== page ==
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POST- wWII Canada: suburbia & baby boom PowerPoint Presentation
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POST- wWII Canada: suburbia & baby boom

POST- wWII Canada: suburbia & baby boom

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POST- wWII Canada: suburbia & baby boom

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  1. POST-wWII Canada:suburbia & baby boom

  2. What are the cultural values that characterized the 1950-1960’s? • What values, needs did people think suburbia would fulfill? Did it succeed? • How did television and marketing influence consumption patterns and what are the consequences today?

  3. suburbia • “The place of wide lawns and narrow minds” (Ernest Hemingway) • Stereotypes of Suburbia: • Repression • Whiteness • Patriarchal • Conformity • Suburbia ‘covering up’ a twisted, dark reality underneath: • Edward Scissorhands, American Beauty, The Stepford Wives (1975/2004), Pleasantville, Blue Velvet

  4. POST-WWII CANADA: • The “Baby Boom” • Soldiers returning home • Strong economy, high consumer confidence • Family allowances (“baby bonuses”) - 1945 • Social security, unemployment insurance act - 1940

  5. Population growth • 12 million in 1946  18 million 1961 (50% growth in 15 years) • Immigration: 1952 limited by ethnic origin • Demand for labourmore open policies • 2.5 million new immigrants between 1945-1947: many refugees and displaced persons from Europe • Pre-WWI immigrants settled in western prairies/farmlands • Post-WWII immigrants mostly settling in cities

  6. urbanization • Construction boom: housing, schools, factories • Growth of cities: immigrants, where most new jobs are • Urbanization: the movement of people from rural to urban • ~1900, 2/3 of people live in rural areas • ~1970, 2/3 of people live in urban areas • Cities become more crowded, dirty • Those who want (need) to work in city, but also want to have more space, a detached single family home, a garden • Large housing developments built just outside cities: Suburbs

  7. suburbia • Traditional family, family focused • Some women lose jobs to returning veterans, some still work • Emphasis of traditional femininity, domestic goddess (advertising) • Big homes need stuff: household appliances, gadgets, furniture, décor • Environment: low density housing, large lots, pesticide use for perfect lawns/gardens, individual automobile commute to work and services • Dependency on cars: more affordable, more access made suburbs possible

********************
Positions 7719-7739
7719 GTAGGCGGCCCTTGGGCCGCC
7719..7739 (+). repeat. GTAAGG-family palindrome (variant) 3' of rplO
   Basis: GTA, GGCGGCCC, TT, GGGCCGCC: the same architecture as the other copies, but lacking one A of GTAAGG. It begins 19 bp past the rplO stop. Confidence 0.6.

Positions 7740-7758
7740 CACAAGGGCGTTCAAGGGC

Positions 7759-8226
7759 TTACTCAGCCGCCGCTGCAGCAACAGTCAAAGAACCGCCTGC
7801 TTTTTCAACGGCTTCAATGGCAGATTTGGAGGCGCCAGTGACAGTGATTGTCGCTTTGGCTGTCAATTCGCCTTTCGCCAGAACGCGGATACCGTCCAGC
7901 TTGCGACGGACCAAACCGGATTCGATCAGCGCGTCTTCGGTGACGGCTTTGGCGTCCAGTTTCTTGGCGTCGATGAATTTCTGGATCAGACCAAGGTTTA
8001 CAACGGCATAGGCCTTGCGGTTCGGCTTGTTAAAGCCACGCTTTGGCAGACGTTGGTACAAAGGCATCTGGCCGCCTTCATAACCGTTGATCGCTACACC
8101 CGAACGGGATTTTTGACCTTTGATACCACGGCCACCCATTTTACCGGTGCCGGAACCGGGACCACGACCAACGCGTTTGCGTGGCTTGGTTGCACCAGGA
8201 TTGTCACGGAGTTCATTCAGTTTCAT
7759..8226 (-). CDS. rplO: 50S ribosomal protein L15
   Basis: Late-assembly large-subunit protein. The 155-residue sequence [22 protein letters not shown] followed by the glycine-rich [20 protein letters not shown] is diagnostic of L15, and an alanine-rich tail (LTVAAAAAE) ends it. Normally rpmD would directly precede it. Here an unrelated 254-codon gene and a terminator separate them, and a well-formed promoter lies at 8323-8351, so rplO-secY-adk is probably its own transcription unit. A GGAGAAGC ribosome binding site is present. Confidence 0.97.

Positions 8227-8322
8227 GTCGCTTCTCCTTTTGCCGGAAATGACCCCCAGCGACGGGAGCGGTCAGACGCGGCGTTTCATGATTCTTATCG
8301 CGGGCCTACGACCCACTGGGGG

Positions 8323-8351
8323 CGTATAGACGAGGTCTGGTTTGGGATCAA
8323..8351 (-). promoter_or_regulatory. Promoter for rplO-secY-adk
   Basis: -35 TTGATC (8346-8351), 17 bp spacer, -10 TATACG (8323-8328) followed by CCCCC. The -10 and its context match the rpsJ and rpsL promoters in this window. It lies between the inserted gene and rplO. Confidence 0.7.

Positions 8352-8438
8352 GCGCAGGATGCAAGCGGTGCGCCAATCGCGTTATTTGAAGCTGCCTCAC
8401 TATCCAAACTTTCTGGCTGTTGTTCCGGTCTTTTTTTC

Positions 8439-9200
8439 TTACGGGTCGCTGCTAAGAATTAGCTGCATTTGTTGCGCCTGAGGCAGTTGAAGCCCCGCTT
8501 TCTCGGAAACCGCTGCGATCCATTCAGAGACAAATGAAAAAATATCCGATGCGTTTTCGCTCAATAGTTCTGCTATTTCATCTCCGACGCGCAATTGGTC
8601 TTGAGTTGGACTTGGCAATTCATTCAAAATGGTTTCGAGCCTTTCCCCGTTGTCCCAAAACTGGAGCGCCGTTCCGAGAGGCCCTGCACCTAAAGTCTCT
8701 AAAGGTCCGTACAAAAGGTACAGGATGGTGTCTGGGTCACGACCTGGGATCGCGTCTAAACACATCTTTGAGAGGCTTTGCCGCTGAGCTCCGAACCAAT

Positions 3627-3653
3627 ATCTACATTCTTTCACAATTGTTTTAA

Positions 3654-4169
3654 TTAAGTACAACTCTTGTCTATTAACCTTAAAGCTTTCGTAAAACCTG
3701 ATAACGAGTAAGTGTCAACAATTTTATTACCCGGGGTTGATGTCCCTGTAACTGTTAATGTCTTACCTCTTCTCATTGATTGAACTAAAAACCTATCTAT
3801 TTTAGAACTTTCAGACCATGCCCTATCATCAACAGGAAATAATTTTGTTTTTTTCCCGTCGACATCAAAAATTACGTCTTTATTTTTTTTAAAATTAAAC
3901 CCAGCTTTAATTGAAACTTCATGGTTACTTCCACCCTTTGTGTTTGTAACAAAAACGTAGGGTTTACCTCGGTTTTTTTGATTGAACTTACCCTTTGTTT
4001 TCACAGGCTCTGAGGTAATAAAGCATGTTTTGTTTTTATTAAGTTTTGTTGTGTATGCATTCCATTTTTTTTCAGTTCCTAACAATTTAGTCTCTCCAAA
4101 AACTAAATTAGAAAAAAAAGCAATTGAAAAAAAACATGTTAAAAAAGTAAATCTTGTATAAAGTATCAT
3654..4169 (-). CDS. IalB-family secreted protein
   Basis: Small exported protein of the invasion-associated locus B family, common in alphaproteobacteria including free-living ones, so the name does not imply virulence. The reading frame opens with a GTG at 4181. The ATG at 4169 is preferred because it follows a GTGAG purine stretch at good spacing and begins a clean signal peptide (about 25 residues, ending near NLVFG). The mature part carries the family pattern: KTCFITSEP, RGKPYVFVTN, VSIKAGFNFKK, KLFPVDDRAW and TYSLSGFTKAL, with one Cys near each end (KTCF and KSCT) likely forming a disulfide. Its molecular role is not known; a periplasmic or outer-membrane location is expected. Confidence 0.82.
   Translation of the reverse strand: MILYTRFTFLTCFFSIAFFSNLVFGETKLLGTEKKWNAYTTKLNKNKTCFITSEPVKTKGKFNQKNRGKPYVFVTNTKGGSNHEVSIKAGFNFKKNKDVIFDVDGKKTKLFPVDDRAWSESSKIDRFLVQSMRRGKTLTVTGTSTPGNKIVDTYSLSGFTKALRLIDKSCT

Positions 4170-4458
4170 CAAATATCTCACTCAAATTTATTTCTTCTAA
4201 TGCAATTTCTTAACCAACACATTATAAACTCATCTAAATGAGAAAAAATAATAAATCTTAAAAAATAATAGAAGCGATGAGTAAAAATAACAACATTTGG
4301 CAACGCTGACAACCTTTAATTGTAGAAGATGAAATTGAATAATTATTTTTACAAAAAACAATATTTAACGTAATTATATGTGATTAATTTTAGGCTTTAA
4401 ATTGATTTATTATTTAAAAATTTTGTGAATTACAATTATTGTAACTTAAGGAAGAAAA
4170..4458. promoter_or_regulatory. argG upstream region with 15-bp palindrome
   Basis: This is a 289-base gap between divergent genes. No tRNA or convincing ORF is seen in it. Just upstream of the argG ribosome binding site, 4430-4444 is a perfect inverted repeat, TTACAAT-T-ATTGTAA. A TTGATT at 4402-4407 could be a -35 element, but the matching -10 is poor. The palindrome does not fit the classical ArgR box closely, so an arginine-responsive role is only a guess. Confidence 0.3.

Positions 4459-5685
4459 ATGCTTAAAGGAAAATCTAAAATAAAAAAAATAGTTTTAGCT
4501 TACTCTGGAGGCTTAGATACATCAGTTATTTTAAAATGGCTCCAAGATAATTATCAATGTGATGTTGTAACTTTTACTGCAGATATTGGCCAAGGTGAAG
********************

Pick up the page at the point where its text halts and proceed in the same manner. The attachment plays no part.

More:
8. materialism • Optimism, consumer confidence • The good life = the latest technology and products (status) • Competition with neighbours (“Keeping up with the Joneses”) • Conspicuous consumption: • The spending of money on and the acquiring of luxury goods and services to publicly display economic power • Not to satisfy any physical need, but rather to gratify the psychological craving for status or the esteem of others.

  9. advertising • Boomer generation: purchasing goods for kids • Shopping as a past time, shopping mall as cultural gathering place • 1950’s: most families have a TV in the home • Growth of advertising industry • Less regulation on truth of claims (safety, health risks, promised results) • Increased rate of new products, versions (planned obsolescence)

  10. Legacy of the baby boom • 60’s/70’s: protest generation • Echo boom (Gen Y, 1982-1995) • Demand for social services as they age through the system

  11. Legacy of the suburbs • Today: 2/3rds of Canadians live in suburbs • How they are known, remembered, parodied in culture – what they have come to symbolize in national memory • Environmental impact: patterns that persist today (car culture) • Urban sprawl and loss of farmland • Building on sensitive lands: erosion, groundwater contamination • Consumerism: waste, planned obsolescence • Suburbs today: more ethnically diverse